The Reason of His Bad Cough Will Make Your Skin Crawl
There is an old idiom called ‘catching flies’ for those who sleep with their mouths open. Phil Lyndon proved that label true, when, in a fit of coughing, he spewed out a large ball of phlegm containing a ‘wriggling critter’!
At first, Lyndon, 52, thought he had simply contracted a bad cough. He saw a doctor for it and was given antibiotic treatment. In a hard coughing spell the next day, he was surprised and somewhat horrified when he spewed out a living creature!
Lyndon was alarmed at the thought of a wriggling creature crawling around in his lungs. “I knew instantly that it was not something I could ignore,” he reports.
He immediately contacted his doctor, who sent him to University College London’s Hospital for Tropical Diseases. From there he was immediately admitted to hospital. X-rays of his chest were performed to view any parasitic infestation, as well as blood tests to determine parasitic illness.
The thought of insects entering human bodies is anything but pleasant, but it does happen. A 92-year-old woman experienced the ultimate crawly nightmare when a fly buzzed into her ear and laid eggs. They hatched into 57 maggots squirming around in her ear!
Botfly maggots have a penchant for crawling under the skin of cattle and laying eggs in an encapsulated lump. Apparently, they are not too discriminating, as a man from Colorado found out. He had a terribly itchy scalp and tried many special shampoos to address the issue. Upon an examination by a physician, botfly maggots, each as big around as a small coin, were emerging from eggs laid beneath the skin of his scalp.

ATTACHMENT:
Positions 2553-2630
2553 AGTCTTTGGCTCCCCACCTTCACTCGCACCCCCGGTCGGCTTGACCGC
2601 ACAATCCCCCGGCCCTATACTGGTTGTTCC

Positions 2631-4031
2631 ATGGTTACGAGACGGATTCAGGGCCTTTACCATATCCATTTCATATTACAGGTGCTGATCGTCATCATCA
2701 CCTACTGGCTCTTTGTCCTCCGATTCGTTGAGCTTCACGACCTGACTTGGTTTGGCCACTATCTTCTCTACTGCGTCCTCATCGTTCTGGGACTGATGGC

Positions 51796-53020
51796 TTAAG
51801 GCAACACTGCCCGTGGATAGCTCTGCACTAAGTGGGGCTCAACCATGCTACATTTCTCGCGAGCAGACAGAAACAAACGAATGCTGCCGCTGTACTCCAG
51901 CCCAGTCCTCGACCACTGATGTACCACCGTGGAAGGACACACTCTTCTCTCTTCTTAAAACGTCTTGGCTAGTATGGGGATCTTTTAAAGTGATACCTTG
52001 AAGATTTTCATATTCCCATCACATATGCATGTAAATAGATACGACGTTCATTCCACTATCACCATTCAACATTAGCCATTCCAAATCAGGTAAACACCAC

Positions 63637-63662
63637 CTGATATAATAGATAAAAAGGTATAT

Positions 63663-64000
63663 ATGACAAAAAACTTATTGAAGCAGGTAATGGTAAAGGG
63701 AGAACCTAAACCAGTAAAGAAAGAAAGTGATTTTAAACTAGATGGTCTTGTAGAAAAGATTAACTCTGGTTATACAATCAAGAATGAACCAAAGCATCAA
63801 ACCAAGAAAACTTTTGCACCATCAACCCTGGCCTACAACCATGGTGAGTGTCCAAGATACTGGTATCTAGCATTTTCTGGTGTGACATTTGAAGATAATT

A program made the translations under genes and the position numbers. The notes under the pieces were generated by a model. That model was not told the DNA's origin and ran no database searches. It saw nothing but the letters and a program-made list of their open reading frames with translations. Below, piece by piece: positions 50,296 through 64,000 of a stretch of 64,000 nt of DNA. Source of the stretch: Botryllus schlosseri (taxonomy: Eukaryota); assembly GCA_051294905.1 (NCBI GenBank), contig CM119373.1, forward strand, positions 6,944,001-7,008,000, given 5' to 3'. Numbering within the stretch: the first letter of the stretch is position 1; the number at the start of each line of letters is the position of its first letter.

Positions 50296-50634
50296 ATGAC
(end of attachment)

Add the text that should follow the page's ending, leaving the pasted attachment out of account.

Worms entering the body seem the epitome of egregious infestation, but tapeworms are a rather common human parasite. In a revolting tale of tapeworm tyranny, a man in China went mad after a rare species of tapeworm burrowed into his brain.
In fact, parasitic infestations are one of the most misdiagnosed health problems in the U.S. today. Some experts, like Dr. Hazel Parcells, believe that 85 percent of adult Americans are infested with parasitic worms. She reports that worms are extremely toxic and account for many immune diseases.
Hookworms, roundworms, and pinworms are probably the most widely known parasitic worms. Eating raw or undercooked fish gives one of the largest tapeworms in existence free access to the interior of human beings. Once inside the body, the worm consumes up to 100 percent of a person’s vitamin B12, leading to the common ailment of pernicious anemia.
Phil Lyndon was lucky. The hospital pronounced him free of parasitic infestation. Lyndon, a graphic designer, was still curious about the insect he had coughed up. He snapped a close-up photo of the creature in question and sent it to British Bugs, an entomology website. There a bug expert pronounced the creature a mayfly nymph. Nymphs are newly hatched mayflies that take to the water in order to mature. They are not parasitic.
The expert postulated that Lyndon may have ingested the insect while sleeping, as many of them were hatching at that time.
Instead of brooding about his unusual and rather repulsive experience, Phil Lyndon had fun posting the photo of his fly on Facebook. There he received a gratifying flood of comment and speculation. He reported that some people saw the comical side, and wondered why the tiny creature did not vote in a recent election, “Because,” as Lyndon smiled, “he was stuck inside me!”